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Census seeks 1,000 Bemidji workers

With Bemidji serving as a U.S. Census Bureau regional office, preparations are underway to hire 1,000 people.

"This is the largest civilian mobilization of workers in the history of the United States" Dennis Johnson, regional director, said in a statement about national efforts to gear up for the decennial census.

The hiring will take place between now and next spring in the Bemidji area and surrounding counties, the U.S. Census Bureau said. The actual Census count, taken every 10 years, is April 1.

"This strong economic shot in the arm is like having several factories open up in this area," Johnson said. "Up to a total of approximately 1,000 people will be on staff during peak times."

Johnson said they involve good-paying, temporary jobs for the field positions of recruiters, crew leaders, field supervisors, census takers and census clerks. Amount of pay depends on position and location. Work-related mileage is reimbursed. There may be some opportunities for advancement., he added.

Those seeking jobs can apply by calling the Census Bureau's toll-free Jobs Line at 1-866-861-2010.

The most important determination from the census will be the reapportionment of U.S. House members, which is based on equal population in each of the nation's 435 seats.

Minnesota is on the bubble, and could lose one of its eight congressional seats if population slips.

While U.S. Census estimates are out this week, last week the federal government issued its 2010 statistical abstract, which shows trends among the states.

It shows that Minnesota gained population during the decade, about 6.1 percent, but populations gains in the Southwest may still send a Minnesota seat to that region.

The report shows only two states lost population during the decade -- North Dakota and Louisiana. North Dakota lost 0.1 percent. Since it has only one U.S. House member, it cannot lose that member.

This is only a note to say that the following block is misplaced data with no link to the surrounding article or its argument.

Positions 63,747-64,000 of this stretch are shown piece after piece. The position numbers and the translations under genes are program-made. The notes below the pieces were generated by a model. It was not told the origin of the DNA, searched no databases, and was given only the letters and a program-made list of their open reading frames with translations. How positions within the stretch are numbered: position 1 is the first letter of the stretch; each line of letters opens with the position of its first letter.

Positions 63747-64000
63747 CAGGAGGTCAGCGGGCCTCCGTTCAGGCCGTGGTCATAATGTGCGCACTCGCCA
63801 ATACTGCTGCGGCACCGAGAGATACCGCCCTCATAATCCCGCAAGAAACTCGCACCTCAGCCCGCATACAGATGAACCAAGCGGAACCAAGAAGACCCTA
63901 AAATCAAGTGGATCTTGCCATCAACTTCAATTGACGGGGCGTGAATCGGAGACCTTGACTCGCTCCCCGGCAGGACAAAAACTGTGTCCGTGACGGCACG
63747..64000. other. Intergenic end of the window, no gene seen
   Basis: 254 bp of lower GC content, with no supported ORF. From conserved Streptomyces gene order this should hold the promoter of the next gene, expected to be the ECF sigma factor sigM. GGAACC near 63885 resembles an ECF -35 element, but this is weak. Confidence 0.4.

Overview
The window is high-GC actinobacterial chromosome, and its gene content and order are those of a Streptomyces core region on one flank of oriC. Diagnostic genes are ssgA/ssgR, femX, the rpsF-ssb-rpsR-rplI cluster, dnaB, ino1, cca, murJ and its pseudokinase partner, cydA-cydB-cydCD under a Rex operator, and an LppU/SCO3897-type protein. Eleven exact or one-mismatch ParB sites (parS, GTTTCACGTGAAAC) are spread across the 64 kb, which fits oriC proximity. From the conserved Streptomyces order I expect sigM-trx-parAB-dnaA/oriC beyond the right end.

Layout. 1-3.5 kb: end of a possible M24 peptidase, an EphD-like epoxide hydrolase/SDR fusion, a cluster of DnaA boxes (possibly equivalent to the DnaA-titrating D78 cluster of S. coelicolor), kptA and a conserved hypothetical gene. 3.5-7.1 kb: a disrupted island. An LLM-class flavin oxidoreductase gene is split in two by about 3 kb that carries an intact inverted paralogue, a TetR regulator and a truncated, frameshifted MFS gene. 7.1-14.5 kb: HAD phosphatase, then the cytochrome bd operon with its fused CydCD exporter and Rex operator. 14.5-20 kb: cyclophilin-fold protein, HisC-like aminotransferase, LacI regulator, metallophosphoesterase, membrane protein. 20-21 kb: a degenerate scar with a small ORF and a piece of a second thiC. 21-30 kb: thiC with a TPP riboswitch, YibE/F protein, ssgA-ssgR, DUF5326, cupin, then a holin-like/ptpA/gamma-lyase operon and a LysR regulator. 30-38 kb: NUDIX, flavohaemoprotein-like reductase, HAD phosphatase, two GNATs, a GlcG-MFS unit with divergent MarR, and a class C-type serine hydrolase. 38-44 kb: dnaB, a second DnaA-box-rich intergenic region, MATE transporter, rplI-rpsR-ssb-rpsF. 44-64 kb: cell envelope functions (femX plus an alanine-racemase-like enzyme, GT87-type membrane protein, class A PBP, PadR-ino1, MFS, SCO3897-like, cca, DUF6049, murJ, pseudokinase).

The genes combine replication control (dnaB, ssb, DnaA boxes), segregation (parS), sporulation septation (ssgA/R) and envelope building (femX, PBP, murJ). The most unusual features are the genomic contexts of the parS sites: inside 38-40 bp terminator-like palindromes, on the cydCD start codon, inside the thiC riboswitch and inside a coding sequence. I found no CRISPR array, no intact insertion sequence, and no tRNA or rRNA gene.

The great gains are in Nevada with 30.1 percent, Arizona at 26.7 percent, Utah with 22.5 percent and Idaho at 17.8 percent.

The statistical abstract shows the percentage of Minnesotans with a high school degree or more increased by 3.1 percent over the decade, to 91 percent, as reported by Minnesota Public Radio last week. Only Wyoming at 91.2 percent was better. Texas is the worst, at 79.1 percent.

In the first six years of the decade, Minnesota revenue increased almost 26 percent, MPR reported from the abstract. Over the same period, state spending increased 26.5 percent.

Minnesota state workers increased by 6.8 percent during the decade. Local government employment dropped by 1 percent. State worker earnings increased 23.5 percent, while city and county worker earnings increased about 24 percent through 2007, MPR said.

In current dollars, Minnesotans personal income rose 41 percent in this decade. Adjusted for inflation, the increase is 16 percent, MPR said. Minnesota ranks 10th in the nation in personal income, a rank that hasn't changed over the decade.